Roland launches a series of white digital pianos!

In leaving no digital rock unturned, Roland just announced the availability of three digital piano models in white — a great compliment to an already complete product line. They’re not just white digital pianos, but they’re white done right. Whenever we’ve seen white digital pianos in the past (and there haven’t been many), there has always been sort of a “Awww, if they had only (fill in the blank)” response. Sometimes it was the that the finish wasn’t quite right or they still used the same black buttons / control panel found in the other finishes…or maybe the bench didn’t match. Roland really got it right on these:

The RP301R white

Roland RP301R White Digital Piano from Chicago Pianos . com

Roland RP301R White Digital Piano from Chicago Pianos . com

It’s really an egg shell, which is much nicer than a stark white, and it’s a satin finish — not the high polished finish that the other models have. It’s a great great, unique look and we would love to see more models in this finish (eh hem, Roland!)

The DP90S white

Roland DP90S White Digital Piano from Chicago Pianos . com

Roland DP90S White Digital Piano from Chicago Pianos . com

This is a high polished egg shell finish like that which you might see on a shiny grand piano. It is musically the same as a HP503 only with the slimline design and the PH3 action (currently found in the top-of-the-line HP507 and LX15).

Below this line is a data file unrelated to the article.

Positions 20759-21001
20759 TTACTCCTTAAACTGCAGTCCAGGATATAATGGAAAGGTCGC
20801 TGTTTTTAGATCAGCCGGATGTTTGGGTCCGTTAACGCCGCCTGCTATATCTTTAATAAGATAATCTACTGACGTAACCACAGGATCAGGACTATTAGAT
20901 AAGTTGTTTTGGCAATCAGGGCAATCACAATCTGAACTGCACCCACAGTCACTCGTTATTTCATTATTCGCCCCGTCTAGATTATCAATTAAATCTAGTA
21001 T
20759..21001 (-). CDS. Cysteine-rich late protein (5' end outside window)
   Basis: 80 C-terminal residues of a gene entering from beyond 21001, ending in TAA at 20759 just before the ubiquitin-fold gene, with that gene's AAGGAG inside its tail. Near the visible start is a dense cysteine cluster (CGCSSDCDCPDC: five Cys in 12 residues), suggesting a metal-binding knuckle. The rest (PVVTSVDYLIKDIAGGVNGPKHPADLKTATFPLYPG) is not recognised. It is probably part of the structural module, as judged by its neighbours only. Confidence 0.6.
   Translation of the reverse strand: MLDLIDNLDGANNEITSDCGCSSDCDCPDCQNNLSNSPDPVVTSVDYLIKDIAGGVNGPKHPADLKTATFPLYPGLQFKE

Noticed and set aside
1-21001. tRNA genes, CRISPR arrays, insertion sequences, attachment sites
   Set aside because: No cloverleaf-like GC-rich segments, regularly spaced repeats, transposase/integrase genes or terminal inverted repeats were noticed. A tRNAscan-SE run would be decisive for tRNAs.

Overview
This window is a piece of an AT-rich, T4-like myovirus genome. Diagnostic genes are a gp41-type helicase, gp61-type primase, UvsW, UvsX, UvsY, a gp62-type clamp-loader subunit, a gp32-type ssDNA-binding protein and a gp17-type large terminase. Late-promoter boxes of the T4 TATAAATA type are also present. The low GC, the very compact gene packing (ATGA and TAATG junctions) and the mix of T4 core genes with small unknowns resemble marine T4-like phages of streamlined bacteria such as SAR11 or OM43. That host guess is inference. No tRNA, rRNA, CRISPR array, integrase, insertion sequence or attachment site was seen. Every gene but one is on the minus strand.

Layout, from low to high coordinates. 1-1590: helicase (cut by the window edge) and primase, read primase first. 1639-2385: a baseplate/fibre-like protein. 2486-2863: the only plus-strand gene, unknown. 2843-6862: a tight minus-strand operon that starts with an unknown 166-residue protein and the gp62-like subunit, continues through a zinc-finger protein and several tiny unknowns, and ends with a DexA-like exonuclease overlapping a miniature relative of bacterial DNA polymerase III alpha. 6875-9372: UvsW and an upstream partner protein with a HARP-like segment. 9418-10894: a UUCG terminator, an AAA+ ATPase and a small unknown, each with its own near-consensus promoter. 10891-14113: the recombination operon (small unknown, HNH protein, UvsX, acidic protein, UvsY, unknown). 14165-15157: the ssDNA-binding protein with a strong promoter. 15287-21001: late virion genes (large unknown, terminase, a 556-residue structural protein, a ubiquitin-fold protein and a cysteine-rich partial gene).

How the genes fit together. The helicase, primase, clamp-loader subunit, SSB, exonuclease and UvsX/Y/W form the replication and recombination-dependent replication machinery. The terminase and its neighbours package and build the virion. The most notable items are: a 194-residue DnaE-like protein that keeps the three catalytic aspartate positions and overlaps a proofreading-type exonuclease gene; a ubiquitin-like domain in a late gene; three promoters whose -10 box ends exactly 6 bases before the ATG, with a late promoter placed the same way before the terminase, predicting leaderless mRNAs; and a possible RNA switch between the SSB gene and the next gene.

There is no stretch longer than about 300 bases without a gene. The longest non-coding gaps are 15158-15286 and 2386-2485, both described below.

The LX15 white

Roland LX15 White Digital Piano from Chicago Pianos . com

Roland LX15 White Digital Piano from Chicago Pianos . com

This is also a high polished egg shell finish and it is a limited edition finish.

All three models boast having a customer control panel with buttons specifically made for these models.

Nice job Roland!!

A new Estonia 225 7’4″ piano has arrived…and it’s for sale…sort of.

This just in!  We’re pretty excited around here at Cordogan’s Pianoland because we have a very elusive creature in our store — an unsold Estonia 225 grand piano.  Since its 2011 unveiling at the NAMM International Trade Show, Estonia’s 7’4″ semi-concert grand model has been almost impossible for dealers to obtain without a pre-sold invoice accompanying the order, but Cordogan’s was able to receive a new, unsold Estonia 225 model because the new model is going to be the focus of an upcoming Piano Technicians Guild meeting at our store October 16th.